Surveillance Valley by Yasha Levine
The Secret Military History of the Internet

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Levine’s arguments aren’t entirely persuasive, but readers will be forgiven for hereafter not wanting to entrust too much information to the likes of Google, Facebook, and Amazon, to say nothing of the feds.
-Kirkus

Synopsis

The internet is the most effective weapon the government has ever built.
In this fascinating book, investigative reporter Yasha Levine uncovers the secret origins of the internet, tracing it back to a Pentagon counterinsurgency surveillance project.
A visionary intelligence officer, William Godel, realized that the key to winning the war in Vietnam was not outgunning the enemy, but using new information technology to understand their motives and anticipate their movements. This idea--using computers to spy on people and groups perceived as a threat, both at home and abroad--drove ARPA to develop the internet in the 1960s, and continues to be at the heart of the modern internet we all know and use today. As Levine shows, surveillance wasn't something that suddenly appeared on the internet; it was woven into the fabric of the technology.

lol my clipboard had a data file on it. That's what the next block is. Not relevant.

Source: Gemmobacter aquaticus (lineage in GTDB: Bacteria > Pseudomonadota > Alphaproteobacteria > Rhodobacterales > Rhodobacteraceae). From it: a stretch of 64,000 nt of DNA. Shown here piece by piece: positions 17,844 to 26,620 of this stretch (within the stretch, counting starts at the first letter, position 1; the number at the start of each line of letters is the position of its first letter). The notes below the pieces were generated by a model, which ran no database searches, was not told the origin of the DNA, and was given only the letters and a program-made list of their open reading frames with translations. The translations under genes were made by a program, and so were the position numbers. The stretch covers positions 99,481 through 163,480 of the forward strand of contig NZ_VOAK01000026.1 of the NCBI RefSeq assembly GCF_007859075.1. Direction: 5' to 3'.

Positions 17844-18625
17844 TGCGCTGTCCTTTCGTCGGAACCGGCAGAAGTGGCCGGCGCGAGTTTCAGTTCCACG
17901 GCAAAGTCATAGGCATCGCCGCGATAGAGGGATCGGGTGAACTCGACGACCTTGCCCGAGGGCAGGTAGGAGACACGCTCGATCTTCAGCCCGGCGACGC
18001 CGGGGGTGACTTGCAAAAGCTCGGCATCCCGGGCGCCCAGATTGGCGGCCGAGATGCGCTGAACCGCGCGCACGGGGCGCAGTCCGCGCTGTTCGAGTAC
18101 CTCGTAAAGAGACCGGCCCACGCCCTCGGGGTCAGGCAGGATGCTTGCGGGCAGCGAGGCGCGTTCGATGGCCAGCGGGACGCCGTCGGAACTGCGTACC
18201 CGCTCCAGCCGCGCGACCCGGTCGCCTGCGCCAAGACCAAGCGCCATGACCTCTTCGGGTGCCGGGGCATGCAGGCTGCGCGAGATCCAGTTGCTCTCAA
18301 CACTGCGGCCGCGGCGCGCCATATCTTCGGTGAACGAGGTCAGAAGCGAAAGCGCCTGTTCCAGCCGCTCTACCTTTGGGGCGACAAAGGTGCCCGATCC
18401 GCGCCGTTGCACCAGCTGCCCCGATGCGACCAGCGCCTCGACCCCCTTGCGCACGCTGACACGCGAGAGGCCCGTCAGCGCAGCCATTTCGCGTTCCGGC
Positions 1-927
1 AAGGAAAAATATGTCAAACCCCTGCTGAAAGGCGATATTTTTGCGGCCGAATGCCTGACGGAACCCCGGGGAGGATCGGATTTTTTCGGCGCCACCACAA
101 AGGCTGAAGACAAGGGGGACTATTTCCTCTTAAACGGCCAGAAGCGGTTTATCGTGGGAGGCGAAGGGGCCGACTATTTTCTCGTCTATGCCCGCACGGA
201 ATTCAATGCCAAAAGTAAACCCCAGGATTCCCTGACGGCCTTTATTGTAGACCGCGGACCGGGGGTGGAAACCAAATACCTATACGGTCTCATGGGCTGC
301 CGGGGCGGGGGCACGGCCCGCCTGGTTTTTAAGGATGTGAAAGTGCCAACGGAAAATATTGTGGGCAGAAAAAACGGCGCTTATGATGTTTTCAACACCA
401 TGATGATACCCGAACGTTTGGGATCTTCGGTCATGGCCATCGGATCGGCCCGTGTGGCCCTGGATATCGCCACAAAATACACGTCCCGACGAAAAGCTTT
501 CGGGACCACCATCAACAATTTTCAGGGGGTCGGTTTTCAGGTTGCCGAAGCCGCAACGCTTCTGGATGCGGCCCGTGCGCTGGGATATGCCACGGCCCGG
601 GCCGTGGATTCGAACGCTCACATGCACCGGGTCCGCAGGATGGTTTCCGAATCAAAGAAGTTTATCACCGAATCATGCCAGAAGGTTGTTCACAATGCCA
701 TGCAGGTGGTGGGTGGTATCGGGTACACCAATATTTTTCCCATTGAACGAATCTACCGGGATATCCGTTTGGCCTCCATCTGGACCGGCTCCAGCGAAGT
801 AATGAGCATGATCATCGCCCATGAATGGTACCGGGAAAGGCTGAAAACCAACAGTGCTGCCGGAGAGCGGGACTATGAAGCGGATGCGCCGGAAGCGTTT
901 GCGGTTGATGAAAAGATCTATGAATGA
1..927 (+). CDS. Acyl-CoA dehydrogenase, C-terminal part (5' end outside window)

But this isn't just a story about the NSA or other domestic programs run by the government. As the book spins forward in time, Levine examines the private surveillance business that powers tech-industry giants like Google, Facebook, and Amazon, revealing how these companies spy on their users for profit, all while doing double duty as military and intelligence contractors. Levine shows that the military and Silicon Valley are effectively inseparable: a military-digital complex that permeates everything connected to the internet, even coopting and weaponizing the antigovernment privacy movement that sprang up in the wake of Edward Snowden.
With deep research, skilled storytelling, and provocative arguments, Surveillance Valley will change the way you think about the news--and the device on which you read it.
 

About Yasha Levine

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Published February 6, 2018 by PublicAffairs. 384 pages
Genres: Political & Social Sciences, Computers & Technology, History, War. Non-fiction
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Kirkus

Above average
on Nov 14 2017

Levine’s arguments aren’t entirely persuasive, but readers will be forgiven for hereafter not wanting to entrust too much information to the likes of Google, Facebook, and Amazon, to say nothing of the feds.

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